UN Women helps Metro Manila authorities as they design women-friendly public spaces

Date: Thursday, August 16, 2018

Author: Minjeong Ham

Officials of the governments of Caloocan, Malabon, Navotas and Valenzuela cities of Metro Manila discuss at the forum on 12 July how they can make the cities safe for women and girls. Photo: UN Women/Minjeong Ham
Officials of the governments of Caloocan, Malabon, Navotas and Valenzuela cities of Metro Manila discuss at the forum on 12 July how they can make the cities safe for women and girls. Photo: UN Women/Minjeong Ham

Pasig, Philippines — UN Women has organized discussions among local governments of Metro Manila on how to design and plan public spaces so that women and girls can feel safe when using them.

Government officials of 13 cities of Metro Manila attended a forum, “Enhancing Good Local Governance: Gender Equality and Women’s Safety in Urban Planning”, which UN Women Safe Cities Metro Manila Programme organized on 11-12 July in Pasig. The forum was held in partnership with the Department of Interior and Local Government, Department of Budget and Management, and the Philippine Commission on Women.

The forum was aimed at encouraging the local governments to integrate women’s safety concerns into city planning, increase investments for women’s safety, and do “women’s safety audits” of the streets. Forum participants discussed how the Gender and Development budgets, first allocated to the cities in 2016, can be used to upgrade public safety. UN Women has been encouraging Metro Manila governments to use the budgets on measures to prevent harassment on the streets.

UN Women’s Charisse Jordan discusses at the forum on 12 July the importance of using Gender and Development budgets to curb harassment and attacks on women in public spaces. Photo: UN Women/Minjeong Ham
UN Women’s Charisse Jordan discusses at the forum on 12 July the importance of using Gender and Development budgets to curb harassment and attacks on women in public spaces. Photo: UN Women/Minjeong Ham

“Even without that, the governments can still send a strong message that all forms of violence against women and girls will not be tolerated,” said Charisse Jordan, National Project Officer of UN Women Safe Cities Metro Manila Programme.

“In order to eliminate violence against women and girls, it is essential to integrate the gender dimension of urban design and planning, ensuring that public spaces are inclusive and safe for women and girls,” Jordan said at the forum. “Since urbanization has brought various challenges such as violence against women, planning and designing safe public spaces has become an essential prerequisite for creating a sustainable environment.”

Said Carla Silbert, Programme Specialist and Officer-in-Charge of UN Women Philippines: “Insecurity in public spaces is a barrier to women and girls engaging in various aspects of public life, including the right to work and livelihood, the right to participate in, and shape community and political organizing, the right to participate in and enjoy educational, cultural and intellectual opportunities that cities offer, and the right to live free of fear of sexual violence and assault.”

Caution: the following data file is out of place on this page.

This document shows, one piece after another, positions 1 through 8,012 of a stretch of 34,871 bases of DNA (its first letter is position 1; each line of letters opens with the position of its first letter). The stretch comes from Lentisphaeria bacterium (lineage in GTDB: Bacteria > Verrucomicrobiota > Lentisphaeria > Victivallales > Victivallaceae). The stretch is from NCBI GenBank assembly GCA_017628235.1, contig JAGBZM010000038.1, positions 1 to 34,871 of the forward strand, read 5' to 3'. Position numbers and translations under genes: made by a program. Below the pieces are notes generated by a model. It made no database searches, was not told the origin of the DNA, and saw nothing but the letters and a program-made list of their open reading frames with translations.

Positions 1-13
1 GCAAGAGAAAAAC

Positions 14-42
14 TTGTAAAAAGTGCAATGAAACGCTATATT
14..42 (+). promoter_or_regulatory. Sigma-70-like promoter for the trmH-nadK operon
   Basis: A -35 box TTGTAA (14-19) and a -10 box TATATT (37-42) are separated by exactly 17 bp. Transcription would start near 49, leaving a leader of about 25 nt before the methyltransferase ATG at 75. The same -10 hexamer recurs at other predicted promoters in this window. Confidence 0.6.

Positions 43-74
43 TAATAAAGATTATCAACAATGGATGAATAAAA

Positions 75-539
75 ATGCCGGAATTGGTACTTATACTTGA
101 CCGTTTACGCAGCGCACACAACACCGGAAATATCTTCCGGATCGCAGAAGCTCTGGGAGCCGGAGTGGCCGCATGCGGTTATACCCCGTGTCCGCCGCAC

“Today more and more women are working outside their home to provide better lives for their family. Good local governance is key in enhancing women’s livelihood and women’s rights,” said Marjorie Jalosjos, Assistant Secretary for Mindanao and Special Concerns of the Department of Interior and Local Government.

The Department of Interior and Local Government has been monitoring the Gender and Development plans of the Metro Manila governments and trying to improve their ability to respond to women’s needs in the communities.

Also at the forum, the Metropolitan Manila Development Authority said it was committed to promoting gender equality and ensuring women’s safety.

“Gender equality starts in our family, inside our household, in our own community, in our local government. We should imbibe gender principles in our local governance, in how we deal with another, in how we manage our day-to-day affairs in our own offices and areas of jurisdiction,” said Undersecretary Frisco S. San Juan Jr., Deputy Chairman of Metro Manila Development Authority.

Dominic Managhaya, an Executive Assistant in the City Administrator’s Office, Quezon City, tells the forum on 11 July how the city has dealt with sexual harassment. In April 2016, Quezon City implemented the Philippines’ first city ordinance penalizing sexual harassment in public spaces.  Photo: UN Women/Minjeong Ham
Dominic Managhaya, an Executive Assistant in the City Administrator’s Office, Quezon City, tells the forum on 11 July how the city has dealt with sexual harassment. In April 2016, Quezon City implemented the Philippines’ first city ordinance penalizing sexual harassment in public spaces. Photo: UN Women/Minjeong Ham

Ahead of the forum, representatives of UN Women Philippines visited the city mayors and officials of Metro Manila to introduce the Safe Cities Metro Manila Programme.

The programme has launched a “Women’s Safety Audit” initiative in all 16 cities of Metro Manila, starting with Quezon City in 2015. Together with the city governments and their City Planning Offices, the programme plans to do research on how the cities and barangays (villages or districts) invested in women’s safety in public spaces and infrastructure during July 2017-July 2018. Following that will be an assessment and compilation of good practices in allocating government budgets for women’s safety.